Few women who were treated for breast cancer feel persistent fatigue a year later, an Australian study suggests.
Disabling fatigue is common after many cancer treatments, with some studies estimating up to half of women feeling that way for months after treatment ends.
Researchers in Australia set out to test how common cancer-related fatigue actually is among women with early-stage breast cancer who had surgery along with treatment such as radiation or chemotherapy.
"The good news is that the vast majority of women who have undergone cancer treatment either never experience ongoing debilitating fatigue in the weeks and months after treatment ends or if they do, it passes relatively quickly," said Professor David Goldstein of the University of New South Wales in Sydney.
Cancer-related fatigue is common but people can be reassured that in most cases, it is not debilitating in the long-term, he added in a release.
For the study in April's issue of the Journal of Clinical Oncology, Goldstein and his colleagues followed 218 women for five years.
Tumour size a factor
The breast cancer patients were observed and questioned every three months for a year after treatment and then again at five years.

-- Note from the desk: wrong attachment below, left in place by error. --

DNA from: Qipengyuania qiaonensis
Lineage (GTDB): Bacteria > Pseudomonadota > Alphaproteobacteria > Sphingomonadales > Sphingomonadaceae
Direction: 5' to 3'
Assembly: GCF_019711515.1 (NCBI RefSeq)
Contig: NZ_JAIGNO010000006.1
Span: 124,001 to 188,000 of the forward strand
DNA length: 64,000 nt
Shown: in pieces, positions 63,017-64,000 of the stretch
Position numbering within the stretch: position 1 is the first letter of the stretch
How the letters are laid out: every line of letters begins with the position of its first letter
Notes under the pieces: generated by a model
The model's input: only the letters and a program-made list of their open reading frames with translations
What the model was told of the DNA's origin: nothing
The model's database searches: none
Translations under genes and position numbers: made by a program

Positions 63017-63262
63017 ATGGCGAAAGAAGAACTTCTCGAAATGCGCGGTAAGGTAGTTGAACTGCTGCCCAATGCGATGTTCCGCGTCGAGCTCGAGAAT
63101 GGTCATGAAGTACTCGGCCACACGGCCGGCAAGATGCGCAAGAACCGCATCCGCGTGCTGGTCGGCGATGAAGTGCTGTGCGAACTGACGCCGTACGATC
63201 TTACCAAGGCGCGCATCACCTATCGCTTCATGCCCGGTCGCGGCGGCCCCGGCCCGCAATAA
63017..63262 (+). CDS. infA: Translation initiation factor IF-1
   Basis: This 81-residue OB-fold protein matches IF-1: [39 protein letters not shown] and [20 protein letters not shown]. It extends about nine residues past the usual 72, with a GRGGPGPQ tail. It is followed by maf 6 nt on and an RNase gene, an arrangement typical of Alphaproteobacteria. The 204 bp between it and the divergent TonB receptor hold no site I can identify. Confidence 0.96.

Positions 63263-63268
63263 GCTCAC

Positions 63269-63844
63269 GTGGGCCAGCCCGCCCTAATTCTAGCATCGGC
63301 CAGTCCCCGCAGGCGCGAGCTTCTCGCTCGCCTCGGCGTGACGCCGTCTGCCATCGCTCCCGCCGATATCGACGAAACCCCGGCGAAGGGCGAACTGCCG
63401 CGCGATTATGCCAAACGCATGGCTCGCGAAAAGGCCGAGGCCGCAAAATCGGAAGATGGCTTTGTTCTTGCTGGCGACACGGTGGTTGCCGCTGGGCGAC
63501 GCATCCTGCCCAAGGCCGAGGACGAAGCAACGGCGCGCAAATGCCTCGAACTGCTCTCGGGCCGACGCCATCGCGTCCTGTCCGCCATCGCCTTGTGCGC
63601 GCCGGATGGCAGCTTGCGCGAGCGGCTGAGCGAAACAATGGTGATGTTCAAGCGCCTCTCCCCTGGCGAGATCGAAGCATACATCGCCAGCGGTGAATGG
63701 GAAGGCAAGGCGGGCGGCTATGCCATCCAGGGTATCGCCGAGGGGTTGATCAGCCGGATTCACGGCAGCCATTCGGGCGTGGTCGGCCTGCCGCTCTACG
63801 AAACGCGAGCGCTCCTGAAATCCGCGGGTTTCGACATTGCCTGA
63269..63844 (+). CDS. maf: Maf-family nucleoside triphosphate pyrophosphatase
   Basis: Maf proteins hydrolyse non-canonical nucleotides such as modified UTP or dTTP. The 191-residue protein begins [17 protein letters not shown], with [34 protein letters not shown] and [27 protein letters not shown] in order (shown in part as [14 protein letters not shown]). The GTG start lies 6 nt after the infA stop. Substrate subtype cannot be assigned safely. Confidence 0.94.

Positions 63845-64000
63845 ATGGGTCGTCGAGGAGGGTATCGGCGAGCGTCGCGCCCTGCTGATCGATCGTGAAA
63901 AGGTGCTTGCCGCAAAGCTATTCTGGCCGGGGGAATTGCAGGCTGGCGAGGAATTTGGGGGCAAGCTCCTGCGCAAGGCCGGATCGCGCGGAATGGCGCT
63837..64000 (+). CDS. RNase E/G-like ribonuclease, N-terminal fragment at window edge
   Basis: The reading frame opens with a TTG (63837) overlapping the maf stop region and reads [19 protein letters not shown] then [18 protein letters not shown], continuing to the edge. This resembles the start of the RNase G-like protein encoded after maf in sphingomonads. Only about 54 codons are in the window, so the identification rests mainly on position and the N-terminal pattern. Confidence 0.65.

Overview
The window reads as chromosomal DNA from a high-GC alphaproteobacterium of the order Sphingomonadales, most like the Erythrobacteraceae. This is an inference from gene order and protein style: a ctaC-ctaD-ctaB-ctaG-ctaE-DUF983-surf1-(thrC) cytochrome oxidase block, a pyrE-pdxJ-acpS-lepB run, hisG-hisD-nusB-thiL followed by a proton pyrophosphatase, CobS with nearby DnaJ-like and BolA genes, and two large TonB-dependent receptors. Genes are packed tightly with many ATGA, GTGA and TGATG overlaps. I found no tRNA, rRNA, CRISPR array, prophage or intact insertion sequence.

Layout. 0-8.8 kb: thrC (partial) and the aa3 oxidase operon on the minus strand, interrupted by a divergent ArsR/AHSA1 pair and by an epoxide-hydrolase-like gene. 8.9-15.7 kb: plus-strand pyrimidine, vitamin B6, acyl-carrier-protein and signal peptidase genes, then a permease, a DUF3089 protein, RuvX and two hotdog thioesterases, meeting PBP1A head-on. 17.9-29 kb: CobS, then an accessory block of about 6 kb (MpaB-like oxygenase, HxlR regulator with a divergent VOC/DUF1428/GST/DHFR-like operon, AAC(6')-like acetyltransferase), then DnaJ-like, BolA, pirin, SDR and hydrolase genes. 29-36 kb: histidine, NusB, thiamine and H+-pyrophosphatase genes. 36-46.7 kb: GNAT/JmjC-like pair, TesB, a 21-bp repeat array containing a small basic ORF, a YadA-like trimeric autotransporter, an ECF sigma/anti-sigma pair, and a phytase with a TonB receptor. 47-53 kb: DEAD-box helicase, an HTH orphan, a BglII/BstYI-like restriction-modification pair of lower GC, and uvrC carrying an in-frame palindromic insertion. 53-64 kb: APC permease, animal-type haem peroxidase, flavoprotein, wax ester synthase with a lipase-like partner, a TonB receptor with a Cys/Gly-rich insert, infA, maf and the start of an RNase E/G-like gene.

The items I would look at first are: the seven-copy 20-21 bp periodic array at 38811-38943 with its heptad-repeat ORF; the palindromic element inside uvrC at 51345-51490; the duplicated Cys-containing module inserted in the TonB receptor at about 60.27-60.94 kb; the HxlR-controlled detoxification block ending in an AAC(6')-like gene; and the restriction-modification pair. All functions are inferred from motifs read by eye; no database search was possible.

The researchers used a strict definition of confirmed fatigue that ruled out causes such as anemia or thyroid disease.
Investigators recorded both physical and psychological aspects, such as pain, sleep and mood.
An oncologist and in most cases a psychiatrist reviewed the persistent cases of fatigue.
Large tumour size was the only predictor of persistent cancer-related fatigue, the researchers said.
The rate for cancer-related fatigue fell steadily from 31 per cent at the end of treatment to 11 per cent at six months and six per cent at one year.
The small minority of women who experience ongoing fatigue need to be identified early so resources can directed to them, the study's authors concluded.
Exercise may be a key way of helping more cancer survivors to manage, they suggested.
New guidelines released this week by the American Cancer Society urge doctors to talk to cancer patients about eating right, exercising and slimming down if needed.
Hastine Reese, a breast cancer survivor, said she began to exercise because her husband pushed her to. Besides being good for her health, he thought it might help pull her out of the depression that followed her diagnosis and double-mastectomy.
"When you're first diagnosed with cancer, you go into a dark place," said Reese, as she finished a one-hour exercise class this week at DeKalb Medical Center in Decatur, Ga.
Exercise has helped her mood. "I'm coming into the light, and it's getting brighter and brighter," she said.
The study was funded by the Susan G. Komen Foundation and Ramaciotti Foundation.